POLITICS is a family affair for Home Affairs Deputy Minister, Machesetsa Mofomobe.
Mr Mofomobe tells the story of a man who was politically socialised early in his life and led a privileged childhood of knowing what most boys his age did not know.
He would learn all about politics from his father, who was a staunch supporter of the Basotho National Party (BNP), as well as his mother’s elder brother, Sekhonyana ‘Maseribane.
Chief ‘Maseribane, father to the current BNP leader, Thesele ‘Maseribane, was one of Lesotho’s top politicians, and deputy to party’s founding leader Leabua Jonathan.
In fact, Chief Sekhonyana ‘Maseribane was Lesotho’s first prime minister and also held various ministerial portfolios, among them Foreign Affairs and Finance.
Another uncle, Chief Bereng Sekhonyana, was also a senior BNP member, who, at some point, was elected deputy leader of the party and also the Maseru Central Constituency chairperson.
Until his violent death in 2006, Chief Bereng Sekhonyana had lived to see the nephew he nicknamed ‘Cheese’ develop into a fully-fledged politician following years of grooming.
“My uncle taught me a lot, including warning me of the difficulties I was likely to encounter if I wanted to pursue politics. He emphasised the need to have an elephant’s skin, tough enough to stand up to those who do wrong and to survive the costs associated with that courage,” Mr Mofomobe, who is also the BNP’s spokesperson, said in an interview with the Lesotho Times this week.
However, Mr Mofomobe said life could not have been more cruel to his family following the death of his mother when he was seven years old.
“A few years later, when I was around 12, I was thrust into the political arena where I had to participate in my own unique way. That socialisation shaped who I am today,” he recalled.
As a teenager, he was quick to realise the demands that came with being the servant of the people he wanted to be. At the same time, Mr Mofomobe says he also realised the difficulties of working in a political party that had lost the lustre it once possessed. At the age of 19, at a time he was secretary for Maseru Central Constituency, Mr Mofomobe knew the stakes to restore the BNP to its former glory were getting higher with each passing month.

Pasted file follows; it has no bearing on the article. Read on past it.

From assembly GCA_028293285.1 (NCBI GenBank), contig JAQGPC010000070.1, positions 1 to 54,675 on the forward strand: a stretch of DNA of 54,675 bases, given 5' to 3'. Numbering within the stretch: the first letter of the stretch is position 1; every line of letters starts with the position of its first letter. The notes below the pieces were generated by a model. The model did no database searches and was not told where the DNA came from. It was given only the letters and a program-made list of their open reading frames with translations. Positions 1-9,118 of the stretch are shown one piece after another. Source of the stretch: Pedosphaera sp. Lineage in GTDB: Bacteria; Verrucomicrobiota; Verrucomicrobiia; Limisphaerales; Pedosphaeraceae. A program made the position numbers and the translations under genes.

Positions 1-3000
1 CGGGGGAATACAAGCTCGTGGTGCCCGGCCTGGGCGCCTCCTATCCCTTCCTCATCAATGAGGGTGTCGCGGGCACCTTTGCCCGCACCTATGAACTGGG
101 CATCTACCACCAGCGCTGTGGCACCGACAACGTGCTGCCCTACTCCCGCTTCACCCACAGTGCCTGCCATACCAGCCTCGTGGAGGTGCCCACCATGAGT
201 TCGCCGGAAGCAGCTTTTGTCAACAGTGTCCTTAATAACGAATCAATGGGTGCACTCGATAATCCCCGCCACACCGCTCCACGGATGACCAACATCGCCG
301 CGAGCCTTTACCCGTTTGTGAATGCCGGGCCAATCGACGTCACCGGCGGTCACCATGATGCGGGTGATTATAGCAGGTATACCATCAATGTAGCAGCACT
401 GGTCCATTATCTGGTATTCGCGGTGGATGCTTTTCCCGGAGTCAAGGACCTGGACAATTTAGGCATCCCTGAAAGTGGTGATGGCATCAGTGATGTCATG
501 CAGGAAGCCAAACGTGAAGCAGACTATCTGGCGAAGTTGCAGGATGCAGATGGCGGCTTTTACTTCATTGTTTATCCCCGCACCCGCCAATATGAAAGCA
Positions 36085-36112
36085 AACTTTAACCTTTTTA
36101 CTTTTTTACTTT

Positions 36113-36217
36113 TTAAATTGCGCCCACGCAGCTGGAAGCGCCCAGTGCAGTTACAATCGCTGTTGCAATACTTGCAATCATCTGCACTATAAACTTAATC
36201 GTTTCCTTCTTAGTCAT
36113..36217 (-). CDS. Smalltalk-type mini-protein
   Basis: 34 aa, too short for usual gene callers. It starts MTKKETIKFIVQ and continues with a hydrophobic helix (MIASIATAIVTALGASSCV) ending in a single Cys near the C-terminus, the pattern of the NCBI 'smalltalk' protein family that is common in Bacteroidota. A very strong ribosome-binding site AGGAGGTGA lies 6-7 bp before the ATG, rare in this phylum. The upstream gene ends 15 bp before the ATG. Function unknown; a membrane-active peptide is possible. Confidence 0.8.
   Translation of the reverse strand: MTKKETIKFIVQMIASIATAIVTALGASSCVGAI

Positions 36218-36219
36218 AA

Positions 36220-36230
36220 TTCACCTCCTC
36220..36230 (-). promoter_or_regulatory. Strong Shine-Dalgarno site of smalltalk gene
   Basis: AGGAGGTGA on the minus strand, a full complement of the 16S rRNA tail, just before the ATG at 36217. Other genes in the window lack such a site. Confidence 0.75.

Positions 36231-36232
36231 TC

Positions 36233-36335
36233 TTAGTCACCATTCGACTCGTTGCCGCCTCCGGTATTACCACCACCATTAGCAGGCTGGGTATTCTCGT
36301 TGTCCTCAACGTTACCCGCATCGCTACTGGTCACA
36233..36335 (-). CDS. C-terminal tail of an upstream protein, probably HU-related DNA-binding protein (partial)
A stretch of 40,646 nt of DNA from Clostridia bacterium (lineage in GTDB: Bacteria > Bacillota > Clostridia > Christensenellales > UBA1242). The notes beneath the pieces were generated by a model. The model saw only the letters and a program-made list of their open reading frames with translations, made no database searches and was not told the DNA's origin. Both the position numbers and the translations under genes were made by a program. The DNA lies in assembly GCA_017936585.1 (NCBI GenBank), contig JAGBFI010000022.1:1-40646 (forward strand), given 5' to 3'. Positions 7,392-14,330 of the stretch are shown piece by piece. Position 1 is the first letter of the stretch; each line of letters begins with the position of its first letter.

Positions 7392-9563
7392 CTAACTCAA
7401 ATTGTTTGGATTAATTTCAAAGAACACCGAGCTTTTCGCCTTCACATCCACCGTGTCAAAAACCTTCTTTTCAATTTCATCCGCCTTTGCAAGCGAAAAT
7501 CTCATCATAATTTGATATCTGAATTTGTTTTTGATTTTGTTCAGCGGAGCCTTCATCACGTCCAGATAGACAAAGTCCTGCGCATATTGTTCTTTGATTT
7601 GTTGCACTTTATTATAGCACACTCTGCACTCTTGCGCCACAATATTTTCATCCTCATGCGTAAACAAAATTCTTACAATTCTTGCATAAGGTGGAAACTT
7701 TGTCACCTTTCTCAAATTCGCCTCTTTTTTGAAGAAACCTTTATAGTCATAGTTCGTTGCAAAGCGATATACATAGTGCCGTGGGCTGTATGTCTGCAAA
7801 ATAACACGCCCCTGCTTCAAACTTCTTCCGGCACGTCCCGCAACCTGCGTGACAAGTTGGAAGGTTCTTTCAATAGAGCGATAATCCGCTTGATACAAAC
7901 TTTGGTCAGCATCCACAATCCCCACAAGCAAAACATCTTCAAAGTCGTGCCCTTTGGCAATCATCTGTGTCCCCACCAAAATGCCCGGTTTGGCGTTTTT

His father and uncles, it seemed, had walked a much easier path at a time the BNP had dominated Lesotho’s political landscape.
“During Major-General Metsing Lekhanya’s leadership, I was expelled from the BNP for being outspoken and criticising the way some issues were being handled. I had to form my own political party, Basotho Democratic National Party (BDNP), in 2005. This experience toughened me. I only returned to the BNP in 2011 following the election of Chief Thesele ‘Maseribane as party leader,” he said.
But even after his return, Mr Mofomobe did not change his controversial character. Not only did he maintain his fierce criticism of the government led by Prime Minister Pakalitha Mosisili, he also hammered his own party.
“A nation does not develop without receiving some doses of blunt truths from time to time. My criticism is not out of malice but to help us all grow and become a better Lesotho.
“I am an ambitious person, but I don’t get drunk by my ambitions. I respect those in positions of authority, particularly if they were elected by the people,” Mr Mofomobe said.
Yet his strong personality and role as BNP Executive Committee spokesperson between 2011 and 2016 earned him a few bites of the law.
“My father is my hero, he raised me well as a Catholic who believes in the power and justice of God. As people, sometimes we think we know everything and fool ourselves that we can control the world, but we cannot, we are so fragile and vulnerable. God leads my fight for Lesotho and he is a God who answers prayers especially when he knows you cannot help yourself. I have seen his hand many times when I was in trouble, including following my arrest in April 2017, over the whereabouts of someone police were looking for, I was locked up in Ha Mabote. I prayed for my release and it happened. In God’s Kingdom, there are no coincidences; He answered that prayer,” he said.
Mr Mofomobe said he also spent a night at the police headquarters over a case police did not reveal to him.
“Up to now I have no idea why they detained me.”
Years of hardship and perseverance finally paid off following his deputy ministerial appointment in June this year.
“I am turning 44 years of age on 11 November and for me, this is only the beginning of more organised activities to take Lesotho to a better level.”
Born the fifth child in a family of seven, Mr Mofomobe grew up in Maseru under the care of his father, Francis Mofomobe following the death of his mother, Martina Mofomobe, who passed away at the age of just 36.